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Cooking rice (rice to water ratio by weight)

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IanB:
This was a thing that bugged me. I scoured the internet for information about the water-to-rice ratio by weight when cooking rice in a pan by the absorption method. The measurements are always given by volume, in cups, which is not precise, and does not translate well to Europe. So I did some experiments to find out for myself, with the following conclusion.

I tested long grain types, Basmati rice and jasmine rice. For both types, a good ratio seems to be 150% water to rice by weight. So for 100 g of rice, you would want 150 g of water. I find a good portion size is 133 g of rice needing 200 g of water.

Here is a typical cooking method:

1. Weigh the dry rice and calculate the amount of water needed (multiply the weight of rice by 1.5 to get the weight of water)
2. Wash the rice next if that's what you prefer (it helps to remove excess starch, dead insect parts and other stuff you might not want to consume)
3. Put a pan on the scale and tare it to zero
4. Put the washed rice in the pan and add water to top up the weight to 250% of the original dry rice weight (e.g. 100 g rice tops up to 250 g total)
5. Add salt to taste and stir
6. Adding a knob of butter is also good
7. Bring the pan to the boil, put on a close fitting lid, and simmer at the lowest heat for 15 minutes until all the water is absorbed
8. Take off the heat and let sit for 5-10 minutes
9. Fluff up the rice and serve

I find this gives just the right texture of rice, with separate grains, but not too mushy and not too firm.

Halcyon:
I've always used 1:1.5 ratio for white rice to water, and 1:2 for brown/black rice.

To maintain those separate grains and avoid the claggyness, wash thoroughly before cooking.

If you're not sure, err on the side of slightly under-done and leave off the heat with the lid on to carryover cook while you prepare other parts of the meal. It'll happily sit there under its own steam for 20-30 minutes.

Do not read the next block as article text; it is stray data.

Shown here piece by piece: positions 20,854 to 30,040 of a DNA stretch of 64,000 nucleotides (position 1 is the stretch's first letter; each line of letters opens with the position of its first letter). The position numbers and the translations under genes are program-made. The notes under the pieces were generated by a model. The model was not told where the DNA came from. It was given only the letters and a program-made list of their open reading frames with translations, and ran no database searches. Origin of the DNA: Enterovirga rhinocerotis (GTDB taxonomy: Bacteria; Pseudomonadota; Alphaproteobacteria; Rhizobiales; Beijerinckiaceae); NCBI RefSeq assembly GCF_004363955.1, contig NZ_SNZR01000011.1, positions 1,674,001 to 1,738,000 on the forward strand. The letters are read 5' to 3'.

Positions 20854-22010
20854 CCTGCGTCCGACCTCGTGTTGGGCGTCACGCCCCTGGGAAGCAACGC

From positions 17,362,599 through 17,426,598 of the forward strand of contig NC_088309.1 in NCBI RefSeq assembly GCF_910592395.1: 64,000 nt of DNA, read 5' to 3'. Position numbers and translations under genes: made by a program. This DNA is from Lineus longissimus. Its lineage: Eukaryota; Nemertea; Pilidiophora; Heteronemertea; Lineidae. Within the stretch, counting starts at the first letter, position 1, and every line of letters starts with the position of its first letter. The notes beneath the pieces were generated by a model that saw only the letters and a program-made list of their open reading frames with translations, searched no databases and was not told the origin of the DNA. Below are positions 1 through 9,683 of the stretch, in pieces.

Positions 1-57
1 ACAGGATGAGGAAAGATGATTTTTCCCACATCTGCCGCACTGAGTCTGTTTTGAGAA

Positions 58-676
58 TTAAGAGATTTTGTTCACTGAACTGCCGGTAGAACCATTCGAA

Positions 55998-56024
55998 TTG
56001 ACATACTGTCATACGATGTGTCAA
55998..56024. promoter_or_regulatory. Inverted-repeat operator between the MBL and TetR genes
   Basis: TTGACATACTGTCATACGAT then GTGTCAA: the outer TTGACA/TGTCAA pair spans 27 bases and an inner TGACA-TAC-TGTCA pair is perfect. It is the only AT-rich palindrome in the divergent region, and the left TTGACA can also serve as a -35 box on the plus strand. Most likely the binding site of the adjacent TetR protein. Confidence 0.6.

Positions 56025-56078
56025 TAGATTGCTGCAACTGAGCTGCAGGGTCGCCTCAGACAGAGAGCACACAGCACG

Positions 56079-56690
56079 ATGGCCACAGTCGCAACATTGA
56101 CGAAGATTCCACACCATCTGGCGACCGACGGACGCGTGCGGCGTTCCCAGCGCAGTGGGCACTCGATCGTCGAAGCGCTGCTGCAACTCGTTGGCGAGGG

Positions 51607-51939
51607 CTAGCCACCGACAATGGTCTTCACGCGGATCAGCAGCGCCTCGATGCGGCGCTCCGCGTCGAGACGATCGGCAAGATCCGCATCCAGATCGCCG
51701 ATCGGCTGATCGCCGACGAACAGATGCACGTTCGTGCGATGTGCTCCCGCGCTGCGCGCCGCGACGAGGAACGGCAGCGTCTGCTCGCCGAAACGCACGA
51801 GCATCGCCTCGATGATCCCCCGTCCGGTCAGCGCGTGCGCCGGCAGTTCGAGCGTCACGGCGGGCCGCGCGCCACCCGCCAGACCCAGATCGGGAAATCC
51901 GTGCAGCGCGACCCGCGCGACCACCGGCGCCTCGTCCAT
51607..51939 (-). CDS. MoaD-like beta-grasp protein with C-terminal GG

IanB:
Yes, my proportions above are for white rice. Glad to see confirmation from another source.

I found the washed rice retains a fair amount of water, so I take care to account for that when working out the additional water to add.

--- Quote --- The measurements are always given by volume, in cups, which is not precise
--- End quote ---
much easier than digging out the scales,and it s easy to scale,not hungry espresso cup,ravenous the big mug.For me its 1 measure rice,2 water,bring to boil,lid on heat off.ignore for  20  minutes or so.

IanB:

--- Quote from: themadhippy on April 29, 2023, 02:39:16 am ---
--- Quote --- The measurements are always given by volume, in cups, which is not precise
--- End quote ---
much easier than digging out the scales,and it s easy to scale,not hungry espresso cup,ravenous the big mug.For me its 1 measure rice,2 water,bring to boil,lid on heat off.ignore for  20  minutes or so.

--- End quote ---

Ah, so I just did a weight test. For both the Basmati and jasmine rice I have on hand, ½ US cup of rice weighs 100 g exactly, while ½ cup of water weighs 120 g in round numbers (118 g scientifically). So one part rice to two parts water by volume would be 100 g rice to 240 g water, which is much more than the 150 g water that I would use for my taste.

Perhaps you like very soft rice? Or are you cooking brown rice?

Tastes vary of course, but anyone reading this can make a judgement about how they like their rice.

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